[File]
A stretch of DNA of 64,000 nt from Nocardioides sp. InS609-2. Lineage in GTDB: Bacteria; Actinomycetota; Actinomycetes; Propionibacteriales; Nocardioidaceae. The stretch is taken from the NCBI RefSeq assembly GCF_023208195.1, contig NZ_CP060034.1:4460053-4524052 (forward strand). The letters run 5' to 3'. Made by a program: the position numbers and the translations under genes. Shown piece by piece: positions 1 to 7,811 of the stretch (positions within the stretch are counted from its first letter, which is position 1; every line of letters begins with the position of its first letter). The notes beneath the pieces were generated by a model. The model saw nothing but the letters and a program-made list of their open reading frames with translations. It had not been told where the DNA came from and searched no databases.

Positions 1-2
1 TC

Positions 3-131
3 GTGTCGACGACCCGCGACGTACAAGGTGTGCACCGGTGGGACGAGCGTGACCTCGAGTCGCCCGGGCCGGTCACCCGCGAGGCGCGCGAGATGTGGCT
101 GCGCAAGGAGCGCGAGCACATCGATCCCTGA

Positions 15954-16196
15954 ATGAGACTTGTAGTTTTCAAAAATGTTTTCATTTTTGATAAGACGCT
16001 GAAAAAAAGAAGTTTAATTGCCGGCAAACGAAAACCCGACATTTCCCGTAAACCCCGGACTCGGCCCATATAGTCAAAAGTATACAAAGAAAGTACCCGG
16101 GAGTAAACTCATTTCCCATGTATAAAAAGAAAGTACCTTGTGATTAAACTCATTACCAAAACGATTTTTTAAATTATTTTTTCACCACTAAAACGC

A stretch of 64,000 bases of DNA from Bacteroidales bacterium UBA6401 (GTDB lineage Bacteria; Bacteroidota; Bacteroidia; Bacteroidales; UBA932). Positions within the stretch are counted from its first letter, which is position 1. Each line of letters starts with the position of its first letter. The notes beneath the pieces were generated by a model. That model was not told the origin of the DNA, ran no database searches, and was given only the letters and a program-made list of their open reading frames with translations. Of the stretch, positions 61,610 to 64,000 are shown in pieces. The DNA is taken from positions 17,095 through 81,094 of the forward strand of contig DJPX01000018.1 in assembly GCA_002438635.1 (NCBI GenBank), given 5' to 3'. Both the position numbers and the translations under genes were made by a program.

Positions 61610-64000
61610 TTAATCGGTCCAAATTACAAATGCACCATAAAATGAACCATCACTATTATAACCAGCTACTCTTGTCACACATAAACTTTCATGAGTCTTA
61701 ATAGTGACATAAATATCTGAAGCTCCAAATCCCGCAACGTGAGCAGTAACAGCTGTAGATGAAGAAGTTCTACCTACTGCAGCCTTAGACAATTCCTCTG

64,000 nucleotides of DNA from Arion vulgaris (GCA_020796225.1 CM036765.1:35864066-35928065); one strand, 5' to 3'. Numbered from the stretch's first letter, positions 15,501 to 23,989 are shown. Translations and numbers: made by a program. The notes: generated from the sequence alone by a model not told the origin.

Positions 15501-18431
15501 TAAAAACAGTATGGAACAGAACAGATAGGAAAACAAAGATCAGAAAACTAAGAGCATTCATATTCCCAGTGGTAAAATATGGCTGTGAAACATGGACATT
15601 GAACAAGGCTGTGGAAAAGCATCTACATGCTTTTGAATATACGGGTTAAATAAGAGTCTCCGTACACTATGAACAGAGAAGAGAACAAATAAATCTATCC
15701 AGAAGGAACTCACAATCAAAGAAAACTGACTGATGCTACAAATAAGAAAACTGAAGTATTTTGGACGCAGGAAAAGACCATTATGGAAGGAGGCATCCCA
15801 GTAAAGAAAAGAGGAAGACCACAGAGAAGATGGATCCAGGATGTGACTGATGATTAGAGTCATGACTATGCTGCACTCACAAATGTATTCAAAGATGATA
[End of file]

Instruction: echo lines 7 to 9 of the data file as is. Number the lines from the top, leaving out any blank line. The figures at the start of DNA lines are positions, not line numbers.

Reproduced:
Positions 15954-16196
15954 ATGAGACTTGTAGTTTTCAAAAATGTTTTCATTTTTGATAAGACGCT
16001 GAAAAAAAGAAGTTTAATTGCCGGCAAACGAAAACCCGACATTTCCCGTAAACCCCGGACTCGGCCCATATAGTCAAAAGTATACAAAGAAAGTACCCGG